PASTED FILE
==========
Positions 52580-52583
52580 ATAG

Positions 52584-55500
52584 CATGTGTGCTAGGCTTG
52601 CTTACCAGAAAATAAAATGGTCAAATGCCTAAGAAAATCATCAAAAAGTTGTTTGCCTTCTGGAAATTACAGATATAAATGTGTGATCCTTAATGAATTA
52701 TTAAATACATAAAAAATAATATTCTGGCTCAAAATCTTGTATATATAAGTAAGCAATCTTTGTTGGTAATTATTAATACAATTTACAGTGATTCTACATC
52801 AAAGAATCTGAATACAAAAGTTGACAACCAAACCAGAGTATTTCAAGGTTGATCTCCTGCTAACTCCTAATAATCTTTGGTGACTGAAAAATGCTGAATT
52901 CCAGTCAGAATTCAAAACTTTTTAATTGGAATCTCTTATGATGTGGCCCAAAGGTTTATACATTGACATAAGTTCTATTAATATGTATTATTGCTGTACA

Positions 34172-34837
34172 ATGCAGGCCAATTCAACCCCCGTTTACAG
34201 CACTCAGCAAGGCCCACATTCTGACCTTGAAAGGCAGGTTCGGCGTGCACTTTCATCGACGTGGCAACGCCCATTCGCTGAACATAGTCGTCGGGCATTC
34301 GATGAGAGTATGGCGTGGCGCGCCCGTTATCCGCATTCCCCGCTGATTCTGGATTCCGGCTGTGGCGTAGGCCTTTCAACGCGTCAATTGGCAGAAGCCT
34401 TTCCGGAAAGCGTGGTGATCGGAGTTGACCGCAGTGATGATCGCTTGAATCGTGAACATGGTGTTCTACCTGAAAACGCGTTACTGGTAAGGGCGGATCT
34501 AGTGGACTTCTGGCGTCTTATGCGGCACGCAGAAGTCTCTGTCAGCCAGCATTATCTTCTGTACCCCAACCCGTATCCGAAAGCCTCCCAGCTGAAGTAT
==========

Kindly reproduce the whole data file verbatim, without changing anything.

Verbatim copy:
Positions 52580-52583
52580 ATAG

Positions 52584-55500
52584 CATGTGTGCTAGGCTTG
52601 CTTACCAGAAAATAAAATGGTCAAATGCCTAAGAAAATCATCAAAAAGTTGTTTGCCTTCTGGAAATTACAGATATAAATGTGTGATCCTTAATGAATTA
52701 TTAAATACATAAAAAATAATATTCTGGCTCAAAATCTTGTATATATAAGTAAGCAATCTTTGTTGGTAATTATTAATACAATTTACAGTGATTCTACATC
52801 AAAGAATCTGAATACAAAAGTTGACAACCAAACCAGAGTATTTCAAGGTTGATCTCCTGCTAACTCCTAATAATCTTTGGTGACTGAAAAATGCTGAATT
52901 CCAGTCAGAATTCAAAACTTTTTAATTGGAATCTCTTATGATGTGGCCCAAAGGTTTATACATTGACATAAGTTCTATTAATATGTATTATTGCTGTACA

Positions 34172-34837
34172 ATGCAGGCCAATTCAACCCCCGTTTACAG
34201 CACTCAGCAAGGCCCACATTCTGACCTTGAAAGGCAGGTTCGGCGTGCACTTTCATCGACGTGGCAACGCCCATTCGCTGAACATAGTCGTCGGGCATTC
34301 GATGAGAGTATGGCGTGGCGCGCCCGTTATCCGCATTCCCCGCTGATTCTGGATTCCGGCTGTGGCGTAGGCCTTTCAACGCGTCAATTGGCAGAAGCCT
34401 TTCCGGAAAGCGTGGTGATCGGAGTTGACCGCAGTGATGATCGCTTGAATCGTGAACATGGTGTTCTACCTGAAAACGCGTTACTGGTAAGGGCGGATCT
34501 AGTGGACTTCTGGCGTCTTATGCGGCACGCAGAAGTCTCTGTCAGCCAGCATTATCTTCTGTACCCCAACCCGTATCCGAAAGCCTCCCAGCTGAAGTAT